There is a zen lesson which balances the paradoxical idea of “if you love something, let it go…” and that is that if you want to overcome something you oppose you must embrace it, for only by accepting it can you understand it and only by understanding it can you control it. Keep in mind that our ‘my side vs. their side’ mentality ignores the reality that the the struggle between black and white also includes Hispanics, Asians, and Native Americans, as well as ignores that if someone was truly ‘racist’ they would automatically like everyone else of their race and automatically hate everyone else not of their race… oh yes, and what about those of mixed race… are they both or neither, us or them? The conflicts are illusory and blind us to our need for the ideas and strengths of our opposites. Consider the idea that there are no paradoxes, only things which we don’t understand enough to see the logic with makes seemingly disparate forces things that are unified. There are those who view history as being without order or a coherent order and that any effort to impose upon history as grand scheme is a lie. At the same time, there are those who see in history a purposful march from one great moment to the next. Adams and Jefferson discussed this in their voluminous correspondence between 1812 and 1826. But why can both ‘sides’ not be correct. If we apply the idea of chaos theory and fractal geometry to the discussion we can see an order WITHIN the disorder. This is an idea we must incorporate if we are to salvage anything from the American Experiment… the ordering of the chaotic.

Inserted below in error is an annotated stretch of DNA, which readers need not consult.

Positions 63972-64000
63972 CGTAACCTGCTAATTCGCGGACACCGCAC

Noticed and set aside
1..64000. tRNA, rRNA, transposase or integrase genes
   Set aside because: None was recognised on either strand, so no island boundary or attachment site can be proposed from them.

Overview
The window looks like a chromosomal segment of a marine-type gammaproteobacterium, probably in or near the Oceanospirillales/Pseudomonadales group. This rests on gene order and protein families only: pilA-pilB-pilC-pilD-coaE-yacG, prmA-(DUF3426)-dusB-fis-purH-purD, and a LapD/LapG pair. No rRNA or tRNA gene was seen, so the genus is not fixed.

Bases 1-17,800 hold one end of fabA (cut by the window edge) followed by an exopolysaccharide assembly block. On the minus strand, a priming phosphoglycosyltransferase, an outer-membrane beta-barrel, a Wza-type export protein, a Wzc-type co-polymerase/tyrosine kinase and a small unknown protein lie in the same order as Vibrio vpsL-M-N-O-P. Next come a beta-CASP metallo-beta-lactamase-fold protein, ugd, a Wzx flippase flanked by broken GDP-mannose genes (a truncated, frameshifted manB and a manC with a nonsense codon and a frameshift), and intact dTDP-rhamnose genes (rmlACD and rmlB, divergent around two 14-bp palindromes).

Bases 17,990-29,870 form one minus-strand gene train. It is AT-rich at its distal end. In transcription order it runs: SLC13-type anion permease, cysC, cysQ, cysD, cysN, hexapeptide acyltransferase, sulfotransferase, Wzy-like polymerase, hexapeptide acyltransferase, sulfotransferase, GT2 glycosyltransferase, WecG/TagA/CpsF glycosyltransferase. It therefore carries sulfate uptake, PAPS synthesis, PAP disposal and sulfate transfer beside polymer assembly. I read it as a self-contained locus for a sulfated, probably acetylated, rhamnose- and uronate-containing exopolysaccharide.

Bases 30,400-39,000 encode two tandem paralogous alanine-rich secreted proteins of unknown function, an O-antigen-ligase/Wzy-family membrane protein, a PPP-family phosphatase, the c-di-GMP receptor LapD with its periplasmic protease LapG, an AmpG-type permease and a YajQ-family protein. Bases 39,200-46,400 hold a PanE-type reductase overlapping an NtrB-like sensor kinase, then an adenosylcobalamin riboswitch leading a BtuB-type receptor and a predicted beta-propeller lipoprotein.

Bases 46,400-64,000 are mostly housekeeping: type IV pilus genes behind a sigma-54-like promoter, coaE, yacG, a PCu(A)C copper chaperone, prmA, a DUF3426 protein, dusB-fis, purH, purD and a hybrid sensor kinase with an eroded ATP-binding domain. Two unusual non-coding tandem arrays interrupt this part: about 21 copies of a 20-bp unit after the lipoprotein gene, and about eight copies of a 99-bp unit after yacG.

Adams and Jefferson were both right. Jefferson was right that we need change, regular ‘revolution’, freedom and the supremacy of the individual over the tyranny of government. The needs of the one outweigh the needs of the many; the tyranny of the majority; permanent revolution; each generation is supreme. Adams was right that we need order and structure, stability, control and the advancement of the greater good. The needs of the many outweigh the needs of the few; majority rules; what holds today can be depended upon tomorrow. Jefferson and Adams were not enemies, they were partners in opposition… and if they had ever realized that and come together in common cause within the Constitution how different our nation might be today. Adams and Jefferson failed to recognize and tackle the greatest challenge history gave them… to join their disparate ideas into a unified whole. Our job now is to evaluate the successes and failures of the American Experiment and build a stronger institution for the benefit of those who will come after us. Jefferson and Adams should inspire us in their failure and give us the raw materials we need to build our foundation for the future.

Rhys M. Blavier
Romayor, Texas

Truth, Justice and Honor… But Above All, Honor